Since I offered up my World Series picks yesterday, here is a set of sports "experts" with their picks. Nobody agrees with mine, but 4 out of 5 of them put the Phillies into the World Series. None of them came up with a Phillies-Rangers series, though; only one has the Rangers victorious over the Rays. To his credit, he gets the Rangers to the World Series.

As I write this, the Rays have lost Game 1 to the Rangers, the Twins have lost Game 1 to the Yankees, and the Reds have been historically no-hit by Roy Halladay in a loss to the Phillies. Given that, it's hard to bet against the Phillies getting back to the Fall Classic, considering they've got Roy Oswalt and Cole Hamels pitching along with Halladay, and Rollins, Howard, Victorino, and the canny, skilled Chase Utley in the field. Apparently, Rollins has a tender hamstring; that would affect things a bit if he gets significantly hobbled.

Thomas Boswell writes about the futility of trying to pick teams in the baseball playoffs:
Predictably unpredictable

The walking definition of lucky

OK, I've oft-times noted the occasional man that has seemed overly lucky in the sexual partner department; this would be a male (usually a celebritic male) that has shared the romantic accoutrements and physical splendor of intercourse and all its associated enjoyments with more than one supremely lovely woman. [Currently, Olivier Martinez comes to mind: he's with Halle Berry now, and has previously been with Rosie Huntington-Whitely, Juliette Binoche, Mira Sorvino, and Kylie Minogue. Not to mention some of the best recent love scenes in cinema with Diane Lane. Geez.]

But getting back to the subject of this posting, there's a new man to envy now: Michael Sheen. He was married to and has a daughter by Kate Beckinsale (see recent pictures of Kate beaching in a bikini), and is now romantically entangled with Rachel McAdams (here in THAT DRESS). My mind boggles at the lucky-in-loveness of someone who has had a chance to wine and dine and bed and bathe with this particular pair of desirable women. And it's not just that they're pretty; there are a lot of pretty women. Kate and Rachel are magnetically, stunningly, attractive women.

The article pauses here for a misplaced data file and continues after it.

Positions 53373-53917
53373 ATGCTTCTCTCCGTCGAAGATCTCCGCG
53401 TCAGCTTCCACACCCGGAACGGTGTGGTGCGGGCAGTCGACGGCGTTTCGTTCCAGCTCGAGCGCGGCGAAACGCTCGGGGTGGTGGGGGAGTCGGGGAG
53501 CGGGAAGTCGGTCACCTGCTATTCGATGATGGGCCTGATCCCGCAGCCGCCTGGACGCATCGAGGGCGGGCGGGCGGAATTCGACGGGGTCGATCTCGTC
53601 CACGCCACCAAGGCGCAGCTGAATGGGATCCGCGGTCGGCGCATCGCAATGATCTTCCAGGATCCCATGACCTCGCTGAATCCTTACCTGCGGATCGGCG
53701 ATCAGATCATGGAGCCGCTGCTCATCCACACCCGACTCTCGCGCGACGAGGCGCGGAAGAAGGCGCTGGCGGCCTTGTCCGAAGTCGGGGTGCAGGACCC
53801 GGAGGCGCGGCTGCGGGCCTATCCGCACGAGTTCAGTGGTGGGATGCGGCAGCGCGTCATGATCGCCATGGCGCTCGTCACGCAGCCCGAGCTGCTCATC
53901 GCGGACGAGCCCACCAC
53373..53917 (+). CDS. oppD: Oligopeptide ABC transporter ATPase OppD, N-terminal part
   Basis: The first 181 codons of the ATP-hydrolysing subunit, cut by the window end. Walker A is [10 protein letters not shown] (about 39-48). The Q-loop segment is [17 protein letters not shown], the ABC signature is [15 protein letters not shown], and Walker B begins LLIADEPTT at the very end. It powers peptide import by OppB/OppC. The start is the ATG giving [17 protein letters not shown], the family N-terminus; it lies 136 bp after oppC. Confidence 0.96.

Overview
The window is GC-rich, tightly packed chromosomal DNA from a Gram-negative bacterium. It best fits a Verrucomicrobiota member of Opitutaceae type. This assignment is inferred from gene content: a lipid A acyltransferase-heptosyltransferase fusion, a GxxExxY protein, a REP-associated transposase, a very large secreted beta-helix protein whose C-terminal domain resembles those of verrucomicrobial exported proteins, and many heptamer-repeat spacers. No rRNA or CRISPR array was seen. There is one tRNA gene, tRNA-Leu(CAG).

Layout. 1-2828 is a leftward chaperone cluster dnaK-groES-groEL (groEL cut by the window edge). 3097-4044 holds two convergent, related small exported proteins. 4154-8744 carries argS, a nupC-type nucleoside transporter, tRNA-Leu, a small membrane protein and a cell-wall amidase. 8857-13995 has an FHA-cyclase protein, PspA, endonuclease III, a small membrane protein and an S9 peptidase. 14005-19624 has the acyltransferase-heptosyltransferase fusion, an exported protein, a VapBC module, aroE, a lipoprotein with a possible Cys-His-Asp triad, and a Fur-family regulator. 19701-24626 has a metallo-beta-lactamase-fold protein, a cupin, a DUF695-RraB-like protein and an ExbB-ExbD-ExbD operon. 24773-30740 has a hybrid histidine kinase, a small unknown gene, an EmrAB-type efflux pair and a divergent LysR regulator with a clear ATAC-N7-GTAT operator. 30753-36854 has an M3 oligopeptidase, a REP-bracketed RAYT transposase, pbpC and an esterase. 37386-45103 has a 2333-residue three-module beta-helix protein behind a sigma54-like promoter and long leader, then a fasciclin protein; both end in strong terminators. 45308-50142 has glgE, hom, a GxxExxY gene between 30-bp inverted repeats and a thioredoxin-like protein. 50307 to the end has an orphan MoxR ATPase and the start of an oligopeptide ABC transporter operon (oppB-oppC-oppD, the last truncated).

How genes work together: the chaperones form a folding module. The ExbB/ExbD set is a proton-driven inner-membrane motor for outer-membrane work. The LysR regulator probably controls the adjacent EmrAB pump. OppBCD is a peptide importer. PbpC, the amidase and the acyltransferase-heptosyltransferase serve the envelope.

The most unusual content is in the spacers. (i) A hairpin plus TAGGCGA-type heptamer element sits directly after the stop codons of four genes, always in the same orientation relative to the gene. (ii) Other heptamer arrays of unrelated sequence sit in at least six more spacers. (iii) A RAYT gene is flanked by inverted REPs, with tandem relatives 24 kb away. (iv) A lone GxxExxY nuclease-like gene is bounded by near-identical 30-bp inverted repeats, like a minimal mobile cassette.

Good on you, Sheen. Wish I'd been where you've been, at least a couple of times.

Nickel-iron or Nickle-iron?

The text below is exactly as found at the Mars Rover Opportunity status page.

"This week Opportunity approached an interesting surface target, the meteorite "Oileán Ruaidh."

The rover performed an in-situ investigation of the nickel-iron meteorite prior to resuming the trek to Endeavour crater. On Sol 2370 (Sept. 23, 2010), Opportunity made a short 2-meter (7 foot) bump to a location where the south-southwest face of Oileán Ruaidh would be reachable by the instrument deployment device. On Sol 2371 (Sept. 24, 2010), the rover used the microscopic imager to collect imagery of two locations on Oileán Ruaidh. These locations were named "Mulroy A" and "Mulroy B."